“They’re going to be putting forth their recommendations and bringing them forward during the month of April, and then the boards are going to act on them and act on them quickly,” Emmert said. “We need to act and have changes in place before tipoff of next season. Failure to do that will really erode everyone’s confidence in what this wonderful game is truly all about.”

What are the changes going to be?

Emmert didn’t spill the beans there, but it does seems like the NCAA will consider changing the rules involving agents and college basketball players. When asked why there’s a difference between the way the NCAA views hockey/baseball players and basketball players with regards to agents, Emmert said, “It makes perfect sense to me that it ought to be very different than it is now.”

This would be the smart move to make. Of Friday, I wrote a long column about how the only way to clean up college basketball is to allow players to have agents and to eliminate amateurism. This would not entirely solve the problem, but it would be a major step in the right direction.

Emmert also said that he hopes that the eligibility concerns involving the players that are mentioned in these reports will be figured out by the start of the NCAA tournament. The process for determining this is simple: Right now, the onus falls on the school. They essentially have three options:

  1. They can provisionally suspend the player, keeping them out of competition until they can determine whether or not a violation took place. This is why Collin Sexton and Jeffery Carroll missed time earlier this season.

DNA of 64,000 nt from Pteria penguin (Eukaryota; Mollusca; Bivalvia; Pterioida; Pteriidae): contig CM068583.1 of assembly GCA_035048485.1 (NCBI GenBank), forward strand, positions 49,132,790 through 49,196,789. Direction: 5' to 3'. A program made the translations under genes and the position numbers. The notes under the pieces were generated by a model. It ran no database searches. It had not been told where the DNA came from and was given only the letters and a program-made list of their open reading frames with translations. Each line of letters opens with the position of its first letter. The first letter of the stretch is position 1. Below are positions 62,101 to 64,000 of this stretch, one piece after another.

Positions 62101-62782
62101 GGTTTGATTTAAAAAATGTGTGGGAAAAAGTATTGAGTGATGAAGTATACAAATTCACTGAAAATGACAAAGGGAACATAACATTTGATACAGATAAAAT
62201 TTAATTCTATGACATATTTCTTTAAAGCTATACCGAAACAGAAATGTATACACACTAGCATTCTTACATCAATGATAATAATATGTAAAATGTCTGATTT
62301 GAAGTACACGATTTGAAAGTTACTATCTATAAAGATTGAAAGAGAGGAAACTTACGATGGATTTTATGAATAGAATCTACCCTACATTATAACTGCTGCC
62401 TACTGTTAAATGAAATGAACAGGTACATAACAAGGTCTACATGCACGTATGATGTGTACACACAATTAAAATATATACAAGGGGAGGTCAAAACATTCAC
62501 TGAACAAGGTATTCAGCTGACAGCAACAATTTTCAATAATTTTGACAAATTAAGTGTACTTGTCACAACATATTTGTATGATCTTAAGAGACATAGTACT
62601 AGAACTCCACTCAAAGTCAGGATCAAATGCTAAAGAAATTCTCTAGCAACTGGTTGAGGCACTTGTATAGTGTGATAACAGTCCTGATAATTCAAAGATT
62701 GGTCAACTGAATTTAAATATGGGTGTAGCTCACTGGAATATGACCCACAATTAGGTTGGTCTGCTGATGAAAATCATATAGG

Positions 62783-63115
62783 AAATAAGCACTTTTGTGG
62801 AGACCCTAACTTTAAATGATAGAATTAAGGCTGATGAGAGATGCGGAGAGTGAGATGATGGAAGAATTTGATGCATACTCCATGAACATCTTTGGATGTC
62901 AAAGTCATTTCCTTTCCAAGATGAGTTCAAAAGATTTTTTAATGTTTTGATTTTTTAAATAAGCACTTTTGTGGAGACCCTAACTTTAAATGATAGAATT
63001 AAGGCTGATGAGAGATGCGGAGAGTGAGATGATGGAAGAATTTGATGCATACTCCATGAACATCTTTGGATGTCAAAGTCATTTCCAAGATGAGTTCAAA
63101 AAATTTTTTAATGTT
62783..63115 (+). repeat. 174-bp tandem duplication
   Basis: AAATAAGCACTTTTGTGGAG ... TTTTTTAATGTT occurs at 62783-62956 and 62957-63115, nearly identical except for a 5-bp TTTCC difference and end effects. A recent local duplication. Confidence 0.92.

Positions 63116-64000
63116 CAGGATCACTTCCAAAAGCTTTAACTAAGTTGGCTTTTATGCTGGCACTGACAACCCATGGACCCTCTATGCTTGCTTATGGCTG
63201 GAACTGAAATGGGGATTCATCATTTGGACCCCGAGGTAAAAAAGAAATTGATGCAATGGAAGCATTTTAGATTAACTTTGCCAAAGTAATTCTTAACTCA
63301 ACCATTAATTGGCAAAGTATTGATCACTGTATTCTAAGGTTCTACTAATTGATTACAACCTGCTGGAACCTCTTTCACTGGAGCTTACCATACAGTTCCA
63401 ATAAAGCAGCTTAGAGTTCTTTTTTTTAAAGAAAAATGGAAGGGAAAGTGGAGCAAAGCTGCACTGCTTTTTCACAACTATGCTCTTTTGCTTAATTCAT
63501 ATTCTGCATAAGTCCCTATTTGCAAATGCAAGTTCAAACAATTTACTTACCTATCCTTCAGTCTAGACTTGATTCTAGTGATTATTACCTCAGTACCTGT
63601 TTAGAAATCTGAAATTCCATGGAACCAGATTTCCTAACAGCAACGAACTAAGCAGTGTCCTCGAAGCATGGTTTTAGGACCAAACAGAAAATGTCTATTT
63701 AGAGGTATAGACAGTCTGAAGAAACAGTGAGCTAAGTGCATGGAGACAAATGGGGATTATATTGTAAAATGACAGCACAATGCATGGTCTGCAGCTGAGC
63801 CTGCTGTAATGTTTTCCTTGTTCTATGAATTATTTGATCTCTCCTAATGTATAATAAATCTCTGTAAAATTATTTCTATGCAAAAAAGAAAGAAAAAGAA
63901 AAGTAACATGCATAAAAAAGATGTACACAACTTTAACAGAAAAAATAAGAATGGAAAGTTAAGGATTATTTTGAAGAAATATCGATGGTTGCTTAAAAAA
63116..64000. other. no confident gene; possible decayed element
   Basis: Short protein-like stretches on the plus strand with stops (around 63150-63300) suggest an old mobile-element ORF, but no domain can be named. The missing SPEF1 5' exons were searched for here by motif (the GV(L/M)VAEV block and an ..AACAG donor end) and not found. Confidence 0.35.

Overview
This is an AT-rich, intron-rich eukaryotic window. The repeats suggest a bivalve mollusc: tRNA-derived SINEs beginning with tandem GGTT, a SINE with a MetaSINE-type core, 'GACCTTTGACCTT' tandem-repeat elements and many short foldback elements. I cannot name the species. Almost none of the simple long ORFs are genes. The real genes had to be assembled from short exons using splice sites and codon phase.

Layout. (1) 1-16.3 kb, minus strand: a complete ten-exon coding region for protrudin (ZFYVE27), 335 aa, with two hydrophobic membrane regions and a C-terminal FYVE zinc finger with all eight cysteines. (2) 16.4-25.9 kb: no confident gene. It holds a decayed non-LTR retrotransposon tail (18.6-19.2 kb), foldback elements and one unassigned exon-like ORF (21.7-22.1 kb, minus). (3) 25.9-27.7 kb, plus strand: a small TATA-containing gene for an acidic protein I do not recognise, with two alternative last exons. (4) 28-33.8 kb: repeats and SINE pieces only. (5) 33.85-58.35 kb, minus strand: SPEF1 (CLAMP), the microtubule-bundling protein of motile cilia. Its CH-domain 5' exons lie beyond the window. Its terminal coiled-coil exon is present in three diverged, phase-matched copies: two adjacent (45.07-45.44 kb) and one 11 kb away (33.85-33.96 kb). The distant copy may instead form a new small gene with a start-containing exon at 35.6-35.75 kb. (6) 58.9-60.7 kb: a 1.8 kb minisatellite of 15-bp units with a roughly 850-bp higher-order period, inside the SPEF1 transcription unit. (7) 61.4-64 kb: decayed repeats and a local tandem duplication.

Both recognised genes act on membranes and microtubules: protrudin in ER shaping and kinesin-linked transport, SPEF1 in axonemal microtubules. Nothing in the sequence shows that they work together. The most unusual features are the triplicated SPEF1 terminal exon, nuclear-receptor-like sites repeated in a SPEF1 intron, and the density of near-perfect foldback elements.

2. They can self-report a violation, announce that the player is ineligible and immediately apply for reinstatement with the NCAA. The player would have to make restitution for the impermissible benefits and, depending on the value of those benefits, they’d face some kind of suspension. This is like what happened with the Georgia Tech players earlier this season.
  3. They can announce that they do not believe any violations occurred, play out the rest of the season and hope that no evidence pops up that proves the guys that played were ineligible at the time.

At this time, we are still waiting to hear from Alabama on Collin Sexton, Michigan State on Miles Bridges and Arizona on Deandre Ayton and Sean Miller.

Chimezie Metu cleared to play by USC

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USC has cleared junior forward Chimezie Metu as he’ll be allowed to play on Saturday against Utah, the school announced.

The 6-foot-11 Metu is the leading scorer and rebounder for the Trojans this season as he was one of the players named in the Friday reports that linked him to NBA agent Andy Miller and Christian Dawkins.

The Trojans are the latest school to allow their player to play after the reports as they follow schools like Duke and Kentucky, as they also did the same with allowing Wendell Carter Jr. and Kevin Knox Jr. to play.

It’s also noted in the release that USC is reviewing Bennie Boatwright’s eligibility as well even though he’s out for the season with a knee injury.

On Friday, Yahoo Sports reported a wide-scale payment operation from Miller and Dawkins in order to recruit players for Miller’s agency. The records allege that Bennie Boatwright Sr. received about $2,000. The records also allege that Metu or his advisor, Johnnie Parker, also got $2,000.

Although the allegations look serious, Dawkins has also proven to be untrustworthy in many instances and it’s hard to tell what might be real and what might be a cover for another expense. It’s hard to prove a lot of these things presented in a business expenses spreadsheet. USC is backing Metu by saying he never received anything that would harm his eligibility as they try to make a final push at Arizona before the postseason.

Bubble Banter: There will be some NCAA tournament bids determined today